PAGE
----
Image: @kaleginIf you have suffered from an eating disorder at any point in your life, you have most likely come across the feeling of not being “sick enough”.This is a feeling that I unfortunately know all too well.
Growing up, I never had a healthy relationship with food. I was always either eating too much or not enough. In my little bubble, people liked to believe that mental illnesses didn’t exist and people were always happy. Knowing what I know now, I like to call what I grew up in, “false reality”.
My family and I avoided addressing serious issues so we would be known as the “perfect family.” Little did we know that we would soon find out that we were anything but. At 13 when I was diagnosed with an eating disorder. I immediately wanted to shove it away and hide it from everyone so I wouldn’t have to come to terms with it. I avoided it for so long that after a while, I forgot that “eating disorder” was even on my list of diagnoses.
Do I have a problem?
At age 16 when it finally came time for me to acknowledge my illness.Through it all, I struggled with not feeling sick enough. When society thinks “eating disorder”, they think- underweight, emaciated, refusing to eat anything. Basically, a live skeleton.
I didn’t fit that mold. I wasn’t underweight and I didn’t have a thigh gap. There were’t bones sticking out of me. At the time, I wanted to make myself more sick. I thought I had to be smaller and skinnier to earn the help I so desperately needed.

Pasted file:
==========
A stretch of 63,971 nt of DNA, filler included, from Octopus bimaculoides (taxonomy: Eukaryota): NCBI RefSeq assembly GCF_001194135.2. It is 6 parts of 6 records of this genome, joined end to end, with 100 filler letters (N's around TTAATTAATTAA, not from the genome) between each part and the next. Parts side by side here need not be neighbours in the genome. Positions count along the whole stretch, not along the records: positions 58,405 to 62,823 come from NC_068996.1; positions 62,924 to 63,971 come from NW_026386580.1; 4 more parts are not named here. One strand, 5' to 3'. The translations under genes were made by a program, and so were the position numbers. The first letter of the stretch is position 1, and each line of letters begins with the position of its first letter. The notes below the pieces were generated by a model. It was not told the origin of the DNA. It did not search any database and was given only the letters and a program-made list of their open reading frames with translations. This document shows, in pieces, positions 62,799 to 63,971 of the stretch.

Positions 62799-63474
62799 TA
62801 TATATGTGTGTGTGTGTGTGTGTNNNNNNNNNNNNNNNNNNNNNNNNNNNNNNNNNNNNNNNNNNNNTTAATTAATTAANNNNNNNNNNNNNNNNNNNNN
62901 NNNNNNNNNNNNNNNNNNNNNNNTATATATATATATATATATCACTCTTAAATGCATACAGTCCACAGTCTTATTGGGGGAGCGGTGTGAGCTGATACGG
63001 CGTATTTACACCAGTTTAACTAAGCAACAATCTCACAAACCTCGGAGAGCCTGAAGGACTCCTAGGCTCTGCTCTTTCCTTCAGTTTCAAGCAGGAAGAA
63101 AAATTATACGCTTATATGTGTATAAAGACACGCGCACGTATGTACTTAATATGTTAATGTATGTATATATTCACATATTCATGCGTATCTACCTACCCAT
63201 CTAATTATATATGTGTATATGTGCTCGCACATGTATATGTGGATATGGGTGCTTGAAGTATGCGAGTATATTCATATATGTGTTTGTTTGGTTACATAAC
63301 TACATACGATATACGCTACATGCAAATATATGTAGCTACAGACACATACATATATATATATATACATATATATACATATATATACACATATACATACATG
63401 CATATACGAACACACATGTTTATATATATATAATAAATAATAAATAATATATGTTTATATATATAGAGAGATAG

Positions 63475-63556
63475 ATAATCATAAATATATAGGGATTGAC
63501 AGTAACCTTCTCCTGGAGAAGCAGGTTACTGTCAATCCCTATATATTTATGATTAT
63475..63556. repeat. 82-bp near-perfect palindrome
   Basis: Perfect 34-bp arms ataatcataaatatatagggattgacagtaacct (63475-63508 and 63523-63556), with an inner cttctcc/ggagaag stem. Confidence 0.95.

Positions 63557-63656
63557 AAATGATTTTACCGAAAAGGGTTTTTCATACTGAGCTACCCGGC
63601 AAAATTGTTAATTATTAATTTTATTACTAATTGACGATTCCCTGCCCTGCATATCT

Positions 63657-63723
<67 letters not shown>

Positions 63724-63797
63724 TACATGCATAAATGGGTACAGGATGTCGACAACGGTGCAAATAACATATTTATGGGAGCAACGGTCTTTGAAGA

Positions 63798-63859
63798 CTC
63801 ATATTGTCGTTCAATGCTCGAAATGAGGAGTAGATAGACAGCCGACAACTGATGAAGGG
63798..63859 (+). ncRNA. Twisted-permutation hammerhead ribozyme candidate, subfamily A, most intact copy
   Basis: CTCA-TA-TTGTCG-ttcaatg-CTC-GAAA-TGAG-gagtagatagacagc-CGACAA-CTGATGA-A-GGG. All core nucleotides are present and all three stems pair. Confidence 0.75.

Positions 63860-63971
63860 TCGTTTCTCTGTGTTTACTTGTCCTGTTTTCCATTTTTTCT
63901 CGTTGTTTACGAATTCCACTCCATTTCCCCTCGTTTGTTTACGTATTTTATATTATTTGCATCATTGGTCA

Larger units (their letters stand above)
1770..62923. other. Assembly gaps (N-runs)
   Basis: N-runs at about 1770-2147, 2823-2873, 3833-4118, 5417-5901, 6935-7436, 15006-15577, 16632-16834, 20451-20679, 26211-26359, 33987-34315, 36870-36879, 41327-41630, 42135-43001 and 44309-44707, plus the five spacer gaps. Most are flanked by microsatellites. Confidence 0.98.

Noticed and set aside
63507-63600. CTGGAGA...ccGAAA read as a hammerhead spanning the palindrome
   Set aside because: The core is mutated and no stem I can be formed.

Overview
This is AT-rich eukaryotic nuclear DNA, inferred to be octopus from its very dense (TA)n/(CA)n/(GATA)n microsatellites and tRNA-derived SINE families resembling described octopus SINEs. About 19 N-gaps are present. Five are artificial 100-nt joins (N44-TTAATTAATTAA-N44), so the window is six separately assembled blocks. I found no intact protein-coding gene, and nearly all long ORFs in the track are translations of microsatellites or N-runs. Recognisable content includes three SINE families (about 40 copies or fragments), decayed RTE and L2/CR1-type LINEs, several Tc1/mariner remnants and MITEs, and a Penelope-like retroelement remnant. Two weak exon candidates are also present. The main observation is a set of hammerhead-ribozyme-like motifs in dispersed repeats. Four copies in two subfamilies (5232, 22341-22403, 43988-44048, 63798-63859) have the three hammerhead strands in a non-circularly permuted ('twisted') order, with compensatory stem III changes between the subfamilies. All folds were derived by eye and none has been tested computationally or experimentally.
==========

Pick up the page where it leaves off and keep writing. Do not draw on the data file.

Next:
Doing this only spiraled my behaviors more out of control. I was doing things that I didn’t understand and turning into someone that I didn’t recognize. I hated myself. Looking back, I realize it wasn’t me that I hated. It was my eating disorder.
The voice that made me think that I needed to see a certain number on the scale in order to get help wasn’t me, it was my disorder. It told me only underweight people struggle.
I hated living that way. I hated never being able to escape the prison of my own mind. Lost within a whirlwind of perfectionism, self hate, self doubt, and obsessive behaviors, I didn’t even know who I was anymore. When I finally realized I was headed down a dangerous path, I got the help I needed.
Eating disorders don’t discriminate
I went to treatment and was lucky enough to get the education that I was missing. I learned that eating disorders do not discriminate and most of all, eating disorders don’t have a “look”. Eating disorders live in your mind.
So hey, to all of you thinking that you need to fit a certain mold to be worthy of help, you don’t. You can do this and you will do this. I believe in you.